Many of the techniques and approaches we mention here apply to all levels. No matter what age and ability level you are teaching you should always try to promote learning through fun, accommodate different learning styles, have clear classroom management systems in place and aim to be a positive role model. Here are some specific ideas for dealing with each age group…

Kindergartens (aged 4-6)

Depending on your approach, these cute kids can either be the nicest young people you will have the pleasure of teaching or a nightmarish group of unruly children that reduce grown men to tears! Teaching young children properly is not for the fast quitter as it will take time to get into the swing of it. There is a good chance that at some point you will have to deal with crying, toilet issues, screaming and students who have the attention span of a gold fish. Some useful tips are:

  • Be clear and direct in how you speak. Use simple 1 or 2 word commands and be prepared to apply a firmer tone to your voice when need be.
  • Be animated and lively. Not everyone will be comfortable with jumping around, singing and dancing for an hour but it will certainly make you more likable if you are able to act silly in class.
  • Use TPR activities whenever possible: Kindergartens tend to respond extremely well to TPR (Total Physical Response) based activities whereby they produce the language through physical actions. If you are teaching animals, have the students doing the actions and noises, when teaching them feelings; have them performing the emotion etc.
  • Short, sharp games and activities: The best way to keep your kids’ attention and save time dealing with bored students is to keep things moving all the time. When planning your lessons, start off by introducing your grammar point or vocabulary then run through a series of 5-10 minute games and ALWAYS have back up plans. When you see students losing focus, move onto the next activity.
  • Change the environment: mix up your classroom setting often to steer them away from boredom. Get them on their feet, swap the seating plan and sit them in a circle on the floor.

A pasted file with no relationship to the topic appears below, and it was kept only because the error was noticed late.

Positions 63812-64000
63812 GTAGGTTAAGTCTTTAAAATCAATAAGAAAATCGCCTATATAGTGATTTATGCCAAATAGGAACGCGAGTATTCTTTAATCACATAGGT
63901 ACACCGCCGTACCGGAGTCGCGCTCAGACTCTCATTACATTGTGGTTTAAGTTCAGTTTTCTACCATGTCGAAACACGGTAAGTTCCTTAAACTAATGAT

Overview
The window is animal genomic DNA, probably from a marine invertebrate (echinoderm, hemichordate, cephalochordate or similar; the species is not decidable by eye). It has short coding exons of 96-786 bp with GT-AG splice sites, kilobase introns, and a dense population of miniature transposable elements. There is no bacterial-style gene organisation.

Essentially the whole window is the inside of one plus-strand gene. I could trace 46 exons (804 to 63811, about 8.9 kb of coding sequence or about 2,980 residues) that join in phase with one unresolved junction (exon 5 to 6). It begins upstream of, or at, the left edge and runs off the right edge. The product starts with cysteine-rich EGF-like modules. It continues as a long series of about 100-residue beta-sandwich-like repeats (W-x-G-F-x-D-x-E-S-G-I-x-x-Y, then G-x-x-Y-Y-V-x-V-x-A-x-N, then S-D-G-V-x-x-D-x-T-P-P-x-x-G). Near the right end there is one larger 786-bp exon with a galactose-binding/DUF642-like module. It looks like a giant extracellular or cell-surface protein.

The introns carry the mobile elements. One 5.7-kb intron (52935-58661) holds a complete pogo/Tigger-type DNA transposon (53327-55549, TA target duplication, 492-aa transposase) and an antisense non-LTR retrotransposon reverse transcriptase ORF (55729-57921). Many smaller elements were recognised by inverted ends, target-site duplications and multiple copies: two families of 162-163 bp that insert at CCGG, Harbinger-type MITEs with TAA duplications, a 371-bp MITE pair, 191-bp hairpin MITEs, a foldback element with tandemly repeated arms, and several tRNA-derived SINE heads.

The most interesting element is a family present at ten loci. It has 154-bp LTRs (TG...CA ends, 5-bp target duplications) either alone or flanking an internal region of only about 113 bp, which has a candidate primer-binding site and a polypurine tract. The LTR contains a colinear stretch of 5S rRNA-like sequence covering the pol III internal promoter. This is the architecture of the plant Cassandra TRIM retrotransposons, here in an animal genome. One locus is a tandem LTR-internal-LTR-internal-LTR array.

• Don’t be afraid to use your teaching assistant: younger learners will struggle more than anyone to grasp your meaning in English. To save time and tears of despair, have your TA translate the commands and tasks to them before you start playing.
  • Use gimmicks: any small change or new object that you bring into class will feel like a completely new adventure to your young students. Surprise them by bringing in a simple gimmick to use in your activities such as a ball, a dice, a puppet or some pictures.
  • Reward them: sweets/candy obviously gives young children an incentive to learn but without this kind of luxury you can easily keep them eager by giving them other kinds of rewards. A high-five or pat on the back after a successful activity and at the end of class will make them feel like they have achieved something, as will the opportunity to do some drawing or colouring activities during the lesson.

Juniors (aged 7-12)

Junior classes vary significantly depending on your students’ maturity, personalities and ability. You will find though that when you have developed a good overall structure to your lessons and a decent repertoire of activities you will be able to apply a fairly similar approach to all of your lessons. Teaching this age group will be demanding in different ways than teaching kindergartens. To make your lessons engaging and in order to maintain a good learning environment you should aim to: